By framing the problem as it does, Human Rights Watch replicates the division of global space that, in a world of great socioeconomic injustice, allocates life and death circumstances in a grossly unequal manner, key to which is the accident of country of birth. The organization thus enshrines unfairness. It also effectively exculpates the United States for its outsized role, via its imperialist depredations, in making life unviable for so many in countries like El Salvador. Moreover, it ignores how the huge CO2 emissions of the United States contribute to climate change, a major factor helping to drive outmigration from Central America.
Human Rights Watch is not alone in framing the issue so narrowly. Such conservatism is the norm among leading human rights organizations. It speaks to political scientist Samuel Moyn’s point that “human rights have become prisoners of the contemporary age of inequality.”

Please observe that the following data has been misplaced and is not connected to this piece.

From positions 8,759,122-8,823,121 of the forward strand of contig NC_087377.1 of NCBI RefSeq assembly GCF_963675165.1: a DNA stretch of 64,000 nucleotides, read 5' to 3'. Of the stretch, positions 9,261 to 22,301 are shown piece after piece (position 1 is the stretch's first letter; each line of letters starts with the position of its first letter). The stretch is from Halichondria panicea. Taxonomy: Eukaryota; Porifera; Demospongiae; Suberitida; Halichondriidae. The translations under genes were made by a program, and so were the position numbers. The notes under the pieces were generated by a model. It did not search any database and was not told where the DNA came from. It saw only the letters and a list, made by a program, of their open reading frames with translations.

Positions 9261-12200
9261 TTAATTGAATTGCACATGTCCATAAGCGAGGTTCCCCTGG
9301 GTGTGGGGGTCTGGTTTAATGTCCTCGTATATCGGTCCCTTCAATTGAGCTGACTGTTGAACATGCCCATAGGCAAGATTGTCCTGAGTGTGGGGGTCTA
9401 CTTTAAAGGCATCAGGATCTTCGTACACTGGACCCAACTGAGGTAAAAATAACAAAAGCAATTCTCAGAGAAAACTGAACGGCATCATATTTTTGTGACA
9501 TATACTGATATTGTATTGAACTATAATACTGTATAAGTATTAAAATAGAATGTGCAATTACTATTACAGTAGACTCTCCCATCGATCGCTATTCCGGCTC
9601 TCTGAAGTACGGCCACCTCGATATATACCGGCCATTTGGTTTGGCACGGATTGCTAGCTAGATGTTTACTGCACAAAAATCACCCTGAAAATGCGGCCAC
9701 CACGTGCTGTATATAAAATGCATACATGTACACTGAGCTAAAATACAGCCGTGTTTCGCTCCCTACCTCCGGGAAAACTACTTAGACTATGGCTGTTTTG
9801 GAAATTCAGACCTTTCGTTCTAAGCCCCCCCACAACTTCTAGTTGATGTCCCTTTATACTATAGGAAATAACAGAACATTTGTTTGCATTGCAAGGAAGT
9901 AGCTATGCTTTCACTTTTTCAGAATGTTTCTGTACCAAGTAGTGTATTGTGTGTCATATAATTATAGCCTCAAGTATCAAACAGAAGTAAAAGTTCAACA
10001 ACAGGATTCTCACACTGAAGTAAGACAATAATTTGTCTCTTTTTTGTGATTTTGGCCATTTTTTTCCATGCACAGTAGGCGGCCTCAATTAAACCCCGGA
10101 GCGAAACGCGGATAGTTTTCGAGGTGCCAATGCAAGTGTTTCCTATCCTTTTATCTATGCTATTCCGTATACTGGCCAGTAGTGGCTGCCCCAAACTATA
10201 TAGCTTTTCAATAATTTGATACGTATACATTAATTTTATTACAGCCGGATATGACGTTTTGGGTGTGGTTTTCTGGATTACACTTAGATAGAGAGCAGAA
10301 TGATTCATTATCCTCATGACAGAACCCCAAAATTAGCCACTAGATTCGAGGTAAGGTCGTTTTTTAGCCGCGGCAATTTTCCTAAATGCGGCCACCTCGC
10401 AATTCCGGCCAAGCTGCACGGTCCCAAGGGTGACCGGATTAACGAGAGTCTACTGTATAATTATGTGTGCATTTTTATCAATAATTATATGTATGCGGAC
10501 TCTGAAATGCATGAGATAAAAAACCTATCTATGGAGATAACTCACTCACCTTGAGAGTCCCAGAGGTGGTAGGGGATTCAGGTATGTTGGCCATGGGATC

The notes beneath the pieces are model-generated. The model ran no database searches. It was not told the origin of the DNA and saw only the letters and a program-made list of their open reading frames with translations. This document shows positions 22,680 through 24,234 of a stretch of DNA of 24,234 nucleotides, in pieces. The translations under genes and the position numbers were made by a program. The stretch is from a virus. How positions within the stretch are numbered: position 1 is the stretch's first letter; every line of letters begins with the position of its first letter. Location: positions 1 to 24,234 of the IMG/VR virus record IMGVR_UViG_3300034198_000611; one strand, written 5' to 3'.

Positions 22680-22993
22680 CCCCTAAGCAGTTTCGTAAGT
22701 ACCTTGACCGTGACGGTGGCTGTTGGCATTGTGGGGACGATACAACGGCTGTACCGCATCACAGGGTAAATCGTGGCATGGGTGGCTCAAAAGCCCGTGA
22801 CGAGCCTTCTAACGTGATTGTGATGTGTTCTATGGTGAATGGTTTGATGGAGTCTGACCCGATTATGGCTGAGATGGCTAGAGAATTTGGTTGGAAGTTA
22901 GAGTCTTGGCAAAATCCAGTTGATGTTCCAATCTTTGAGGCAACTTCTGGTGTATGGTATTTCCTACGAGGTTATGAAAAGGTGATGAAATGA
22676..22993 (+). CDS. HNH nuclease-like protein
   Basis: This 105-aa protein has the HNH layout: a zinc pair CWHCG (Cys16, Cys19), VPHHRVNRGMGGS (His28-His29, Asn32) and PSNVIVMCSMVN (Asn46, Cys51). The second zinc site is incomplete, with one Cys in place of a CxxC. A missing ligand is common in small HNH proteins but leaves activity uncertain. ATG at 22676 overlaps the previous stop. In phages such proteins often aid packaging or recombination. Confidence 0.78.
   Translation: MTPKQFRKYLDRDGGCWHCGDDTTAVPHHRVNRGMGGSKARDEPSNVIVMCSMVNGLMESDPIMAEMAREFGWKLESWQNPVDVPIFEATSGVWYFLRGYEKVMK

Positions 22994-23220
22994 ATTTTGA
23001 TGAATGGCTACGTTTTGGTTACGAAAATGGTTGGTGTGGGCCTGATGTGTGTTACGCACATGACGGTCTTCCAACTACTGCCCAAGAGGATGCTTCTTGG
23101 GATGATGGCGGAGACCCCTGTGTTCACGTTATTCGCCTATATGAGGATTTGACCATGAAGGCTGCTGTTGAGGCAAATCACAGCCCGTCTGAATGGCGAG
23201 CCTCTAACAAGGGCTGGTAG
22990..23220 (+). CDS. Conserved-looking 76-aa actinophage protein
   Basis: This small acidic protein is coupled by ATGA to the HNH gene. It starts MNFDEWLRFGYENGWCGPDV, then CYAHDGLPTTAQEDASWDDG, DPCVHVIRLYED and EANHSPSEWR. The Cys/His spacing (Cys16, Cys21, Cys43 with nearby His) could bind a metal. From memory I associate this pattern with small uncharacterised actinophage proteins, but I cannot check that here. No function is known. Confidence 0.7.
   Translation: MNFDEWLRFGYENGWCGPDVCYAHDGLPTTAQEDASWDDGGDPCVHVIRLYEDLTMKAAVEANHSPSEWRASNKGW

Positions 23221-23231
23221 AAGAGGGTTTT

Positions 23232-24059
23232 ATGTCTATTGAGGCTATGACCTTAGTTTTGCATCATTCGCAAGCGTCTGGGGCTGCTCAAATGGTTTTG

Breaking out of this prison of inequality necessitates many things. Key is a willingness to question what writer Todd Miller has called the “empire of borders.” So, too, is a demand for freedom of mobility and residence across international boundaries.
Of course, these would be small steps in a much larger struggle. However, by calling deportation and the principle of nation-state exclusion into question, organizations such as Human Rights Watch would help to delegitimize the practices and structures that contribute to violence of the sort exposed by its report. The organization would also enhance, rather than undermine, the struggle to transform the boundaries that underlie the unjust ties and divides between rich and poor, and places of privilege and disadvantage.
The need for such transformation is only made more apparent in a time of a global pandemic. Should not its achievement be a primary goal of any organization that purports to be dedicated to human rights for all?
Joseph Nevins teaches geography at Vassar College. Among his books are Dying to Live: A Story of U.S. Immigration in an Age of Global Apartheid (City Lights Books, 2008), and Operation Gatekeeper and Beyond: The War on “Illegals” and the Remaking of the U.S.-Mexico Boundary (Routledge, 2010).